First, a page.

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Encouraging closed source modules part 1: copyright and software

Proprietary kernel modules are flaky, out of date, and the bane of a Linux professional's existence--right? Maybe not. This three-part series makes a case for formalizing the uneasy truce between GPL-clean and "tainted" modules.
By Doug Hass,
December 05, 2006 03:12 PM ET
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You see it sprinkled liberally in mailing lists and forum discussions: IANAL. “I am not a lawyer.” Of course, legal analysis often follows — sometimes well informed, but often wildly incorrect or outdated. Debates about GPL enforceability are no different. Copyright law, though, has evolved to shrink the gray areas significantly.

The open source community’s commercial and non-commercial members have debated the intellectual property issues surrounding the GPL and Linux for years, and even more now as the release of GPLv3 approaches. This process has led the Linux community to evolve its open source development model sensibly to accommodate realities of copyright law and the need to secure both significant commercial participation and widespread industry adoption. Erroneous ruminations about the legal effect of the GPL threaten to undermine this consensus. The GPL has its flaws and legal shortcomings, but the community has adopted a practical — if undervalued and oft-ignored — “gentleman’s agreement” that enables commercial participation in open source projects. This three-part series discusses the application of the Copyright Act to Linux, and kernel modules specifically.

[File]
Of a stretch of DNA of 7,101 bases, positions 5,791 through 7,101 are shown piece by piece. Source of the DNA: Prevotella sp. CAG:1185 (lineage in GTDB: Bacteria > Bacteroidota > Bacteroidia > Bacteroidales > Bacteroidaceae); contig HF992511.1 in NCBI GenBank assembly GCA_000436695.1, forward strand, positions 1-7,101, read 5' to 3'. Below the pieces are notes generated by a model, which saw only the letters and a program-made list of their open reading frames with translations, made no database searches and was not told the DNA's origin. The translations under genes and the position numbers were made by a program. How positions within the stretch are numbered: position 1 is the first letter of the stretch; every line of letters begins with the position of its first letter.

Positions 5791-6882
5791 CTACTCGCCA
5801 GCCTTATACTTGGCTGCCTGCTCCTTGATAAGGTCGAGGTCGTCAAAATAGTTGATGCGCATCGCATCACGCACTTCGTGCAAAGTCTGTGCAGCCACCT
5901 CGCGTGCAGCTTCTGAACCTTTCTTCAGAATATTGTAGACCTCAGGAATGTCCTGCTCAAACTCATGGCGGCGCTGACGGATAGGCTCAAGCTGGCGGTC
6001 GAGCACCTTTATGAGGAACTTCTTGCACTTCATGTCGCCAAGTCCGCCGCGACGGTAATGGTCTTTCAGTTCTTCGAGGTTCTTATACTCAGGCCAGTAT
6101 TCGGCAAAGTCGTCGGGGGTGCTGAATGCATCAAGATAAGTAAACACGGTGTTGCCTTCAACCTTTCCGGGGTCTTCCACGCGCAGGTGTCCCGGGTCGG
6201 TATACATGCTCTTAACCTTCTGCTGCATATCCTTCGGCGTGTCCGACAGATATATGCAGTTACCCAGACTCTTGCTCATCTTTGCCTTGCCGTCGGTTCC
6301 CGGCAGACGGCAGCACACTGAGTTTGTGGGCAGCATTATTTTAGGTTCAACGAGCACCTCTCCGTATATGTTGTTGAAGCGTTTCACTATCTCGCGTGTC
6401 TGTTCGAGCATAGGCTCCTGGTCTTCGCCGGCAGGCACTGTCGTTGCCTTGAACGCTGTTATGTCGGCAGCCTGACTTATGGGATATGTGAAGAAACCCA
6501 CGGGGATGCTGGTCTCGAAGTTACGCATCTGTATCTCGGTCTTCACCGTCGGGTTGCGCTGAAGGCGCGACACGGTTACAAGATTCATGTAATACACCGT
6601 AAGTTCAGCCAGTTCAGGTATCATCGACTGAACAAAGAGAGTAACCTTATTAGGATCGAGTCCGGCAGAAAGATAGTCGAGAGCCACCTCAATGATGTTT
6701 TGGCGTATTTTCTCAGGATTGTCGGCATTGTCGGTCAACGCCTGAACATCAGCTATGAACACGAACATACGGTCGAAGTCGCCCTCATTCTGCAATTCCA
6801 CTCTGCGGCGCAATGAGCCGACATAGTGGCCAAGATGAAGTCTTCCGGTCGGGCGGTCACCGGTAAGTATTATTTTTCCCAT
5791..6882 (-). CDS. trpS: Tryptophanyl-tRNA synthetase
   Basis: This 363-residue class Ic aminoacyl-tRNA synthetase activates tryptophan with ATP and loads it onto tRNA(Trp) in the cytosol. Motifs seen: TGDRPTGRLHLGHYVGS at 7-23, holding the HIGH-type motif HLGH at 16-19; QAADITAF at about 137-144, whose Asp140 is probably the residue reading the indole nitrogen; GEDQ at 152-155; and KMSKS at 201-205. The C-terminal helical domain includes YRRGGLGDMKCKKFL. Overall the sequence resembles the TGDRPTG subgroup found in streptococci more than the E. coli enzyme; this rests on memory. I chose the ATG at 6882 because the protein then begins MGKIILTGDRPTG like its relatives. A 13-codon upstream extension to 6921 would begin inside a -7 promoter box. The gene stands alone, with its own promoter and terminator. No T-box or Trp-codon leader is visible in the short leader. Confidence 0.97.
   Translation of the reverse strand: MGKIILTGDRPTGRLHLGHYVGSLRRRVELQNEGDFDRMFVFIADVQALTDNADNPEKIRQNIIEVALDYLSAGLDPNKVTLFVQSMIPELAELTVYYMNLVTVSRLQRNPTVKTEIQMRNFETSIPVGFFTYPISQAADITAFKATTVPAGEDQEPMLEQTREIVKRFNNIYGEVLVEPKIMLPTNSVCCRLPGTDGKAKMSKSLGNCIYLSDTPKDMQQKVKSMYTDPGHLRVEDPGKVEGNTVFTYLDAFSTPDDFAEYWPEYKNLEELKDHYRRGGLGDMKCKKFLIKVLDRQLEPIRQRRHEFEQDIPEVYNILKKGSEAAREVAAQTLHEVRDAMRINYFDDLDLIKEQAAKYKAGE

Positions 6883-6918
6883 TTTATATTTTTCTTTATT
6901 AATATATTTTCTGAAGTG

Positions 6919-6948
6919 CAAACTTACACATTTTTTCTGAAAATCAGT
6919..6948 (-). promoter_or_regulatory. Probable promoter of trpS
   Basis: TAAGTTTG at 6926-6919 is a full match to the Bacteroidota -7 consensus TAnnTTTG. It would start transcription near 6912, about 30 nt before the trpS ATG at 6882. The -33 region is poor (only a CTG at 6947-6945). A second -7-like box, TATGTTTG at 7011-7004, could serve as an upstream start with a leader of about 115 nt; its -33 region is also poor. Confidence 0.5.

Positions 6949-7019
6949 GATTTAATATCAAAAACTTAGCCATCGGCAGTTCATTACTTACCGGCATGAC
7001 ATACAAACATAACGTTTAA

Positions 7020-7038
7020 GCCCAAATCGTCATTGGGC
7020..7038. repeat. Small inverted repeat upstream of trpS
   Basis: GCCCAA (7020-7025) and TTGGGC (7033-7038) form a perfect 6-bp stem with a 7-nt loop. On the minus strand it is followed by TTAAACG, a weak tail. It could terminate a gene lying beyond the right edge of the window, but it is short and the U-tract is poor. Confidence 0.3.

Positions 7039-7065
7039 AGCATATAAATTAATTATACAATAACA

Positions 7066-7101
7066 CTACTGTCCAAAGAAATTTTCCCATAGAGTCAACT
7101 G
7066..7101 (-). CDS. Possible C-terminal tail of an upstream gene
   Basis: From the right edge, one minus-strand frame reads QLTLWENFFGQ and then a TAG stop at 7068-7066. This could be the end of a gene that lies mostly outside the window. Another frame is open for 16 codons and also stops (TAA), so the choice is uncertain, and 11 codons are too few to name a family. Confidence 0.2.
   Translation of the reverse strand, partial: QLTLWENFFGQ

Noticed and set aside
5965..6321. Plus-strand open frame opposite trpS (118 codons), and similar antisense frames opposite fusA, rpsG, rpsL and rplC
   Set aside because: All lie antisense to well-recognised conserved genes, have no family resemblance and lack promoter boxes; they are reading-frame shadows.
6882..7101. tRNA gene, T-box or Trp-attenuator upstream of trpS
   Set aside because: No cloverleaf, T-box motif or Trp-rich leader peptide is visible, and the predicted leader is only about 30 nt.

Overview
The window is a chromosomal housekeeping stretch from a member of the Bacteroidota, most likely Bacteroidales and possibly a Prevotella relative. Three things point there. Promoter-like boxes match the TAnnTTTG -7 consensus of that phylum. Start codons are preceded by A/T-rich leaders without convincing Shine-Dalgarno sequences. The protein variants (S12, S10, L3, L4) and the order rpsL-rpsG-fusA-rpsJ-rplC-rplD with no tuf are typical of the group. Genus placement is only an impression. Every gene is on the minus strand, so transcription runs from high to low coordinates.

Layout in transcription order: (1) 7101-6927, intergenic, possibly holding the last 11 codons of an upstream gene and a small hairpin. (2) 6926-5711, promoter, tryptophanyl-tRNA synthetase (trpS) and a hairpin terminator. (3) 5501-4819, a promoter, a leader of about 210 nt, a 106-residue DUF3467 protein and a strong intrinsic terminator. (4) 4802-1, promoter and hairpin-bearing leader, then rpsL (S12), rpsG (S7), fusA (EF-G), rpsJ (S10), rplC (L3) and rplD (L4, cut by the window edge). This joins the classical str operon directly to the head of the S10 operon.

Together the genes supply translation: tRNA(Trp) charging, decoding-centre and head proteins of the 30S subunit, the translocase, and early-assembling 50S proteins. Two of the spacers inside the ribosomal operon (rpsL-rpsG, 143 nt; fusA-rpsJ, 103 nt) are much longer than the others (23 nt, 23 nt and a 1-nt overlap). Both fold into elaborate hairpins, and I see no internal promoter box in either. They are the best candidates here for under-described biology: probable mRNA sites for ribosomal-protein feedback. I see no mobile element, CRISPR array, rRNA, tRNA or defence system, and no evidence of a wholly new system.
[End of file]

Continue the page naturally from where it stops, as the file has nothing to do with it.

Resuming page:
How the Copyright Act handles software

For purposes of examining the GPL and Copyright Act, Linux has three different types of software: standalone applications running in kernel space or user space, the Linux kernel itself, and kernel modules that interconnect with the kernel through a system call interface. Each type of program presents a potentially different treatment under the GPL and Copyright Act. Of the three, the GPL and Copyright Act speak in black-and-white terms about the first two.

Standalone applications do not fall under the GPL or the Act’s definition of a “derivative work,” regardless of whether the applications run in user or kernel space. Provided the developer did not use GPL-licensed code to create it, no application merely running on an operating system can constitute a derivative work of that operating system.

The Linux kernel developers have licensed the Linux kernel code under the GPL. Developers that directly modify this source code fall on the opposite end of the spectrum from developers of standalone applications. Anyone that acquires the Linux kernel source code and directly modifies it to form a new kernel has created a derivative work of Linux. The GPL requires that such modifications also use the GPL, and the act would tend to support this requirement.

The third category creates significant debate. With the ambiguous definitions in the GPL, and rather paltry protections provided to software under the Copyright Act, kernel module code likely falls outside of the definition of “derivative works.” The GPLv2 defines a “work based on the Program” as “either the Program or any derivative work under copyright law: that is to say, a work containing the Program or another portion of it . . . ." Section 0 elaborates on its definition of a “work based on the Program” by including verbatim copies, modified versions, or translated versions of the Program. In both cases, the GPL fails to make the distinction between a work containing the Program and a work based on the Program, or collective and derivative works as Congress defined them under the act. Combining these terms into a single all-encompassing definition is illogical, especially given the GPL’s reference in the same sentence to copyright law and the importance of those legal terms of art under the act.

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